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Hans Kung

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  • My Struggle For Freedom


    Hans Kung is undoubtedly one of the most important theologians of our time, but he has always been a controversial figure, and as the result of a much-publicized clash over papal infallibility had his permission to teach revoked by the Vatican. Yet at seventy-five years of age Kung is also something of a senior statesman, one of the “Group of Eminent Persons” convened by United Nations Secretary-General Kofi Annan and a friend of heads of government like Britain’s Tony Blair and President Hosni Mubarak of Egypt.

    In this fascinating autobiography Kung gives a frank and outspoken account of the first four decades of his life. He tells of his youth in Switzerland and his decision to become a priest, of his doubts and struggles as he studied in Rome and Paris, and of his experiences as a professor in Tubingen, where he received a chair at the early age of thirty-one. Most importantly, as one of the last surviving eyewitnesses of Vatican II, Kung gives an authentic account of the conflicts behind the scenes. Here it becomes clear just how major an influence he was, to the point of shaping the Council’s agenda and drafting speeches for bishops to deliver in plenary sessions.

    Kung’s book offers an acute analysis, compelling in its drama, of meetings with presidents like John F. Kennedy, popes like John XXIII and Paul VI, great theologians like Karl Barth and Karl Rahner, and journeys around the world. With its rich thought and vivid narrative, it paints a moving picture of Kung’s personal convictions, including his relentless struggle for a Christianity characterized not by the domination of an official church but by Jesus.

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  • Dialogue With Hans Kung


    SKU (ISBN): 9780334049746ISBN10: 0334049741Walter Jens | Karl-Josef Kushel | Hans KungBinding: Trade PaperPublished: May 2013Publisher: SCM Press Print On Demand Product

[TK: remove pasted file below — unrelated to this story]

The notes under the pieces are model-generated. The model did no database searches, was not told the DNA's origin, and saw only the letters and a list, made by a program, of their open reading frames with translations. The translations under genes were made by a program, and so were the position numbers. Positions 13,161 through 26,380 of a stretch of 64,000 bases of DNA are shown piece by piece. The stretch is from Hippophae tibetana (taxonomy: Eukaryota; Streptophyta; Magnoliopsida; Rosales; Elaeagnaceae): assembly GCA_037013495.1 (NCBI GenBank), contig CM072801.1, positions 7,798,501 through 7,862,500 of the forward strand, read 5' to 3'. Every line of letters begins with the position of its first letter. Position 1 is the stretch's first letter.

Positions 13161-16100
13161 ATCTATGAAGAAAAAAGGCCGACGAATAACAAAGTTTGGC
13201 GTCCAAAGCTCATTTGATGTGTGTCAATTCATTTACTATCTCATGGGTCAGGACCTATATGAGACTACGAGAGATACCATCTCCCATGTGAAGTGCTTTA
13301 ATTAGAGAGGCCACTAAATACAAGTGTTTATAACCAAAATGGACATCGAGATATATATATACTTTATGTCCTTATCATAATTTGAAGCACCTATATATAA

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  • Beginning Of All Things


    In an age when faith and science seem constantly to clash, can theologians and scientists come to a meeting of minds? Yes, maintains the intrepid Hans KA 1/4ng, as he brilliantly argues here that religion and science are not mutually exclusive but complementary. Focusing on beginnings – beginnings of time, of the world, of man, of human will – KA 1/4ng deals with an array of scientific precepts and teachings. From a unified field theory to quantum physics to the Big Bang to the theory of relativity – even superstring and chaos theories – he examines all of the theories regarding the beginning of the univererse and life (of all kinds) in that universe. KA 1/4ng seeks to reconcile theology with the latest scientific insights, holding that “a confrontational model for the relationship between science and theology is out of date, whether put forward by fundamentalist believers and theologians or by rationalistic scientists and philosophers.” While accepting evolution as scientists generally describe it, he still maintains a role for God in founding the laws of nature by which life evolved and in facilitating the adventure of creation. Exhibiting little patience for scientists who do not see beyond the limits of their discipline or for believers who try to tell experts how things must have been, KA 1/4ng challenges readers to think more deeply about the beginnings in order to facilitate a new beginning in dialogue and understanding.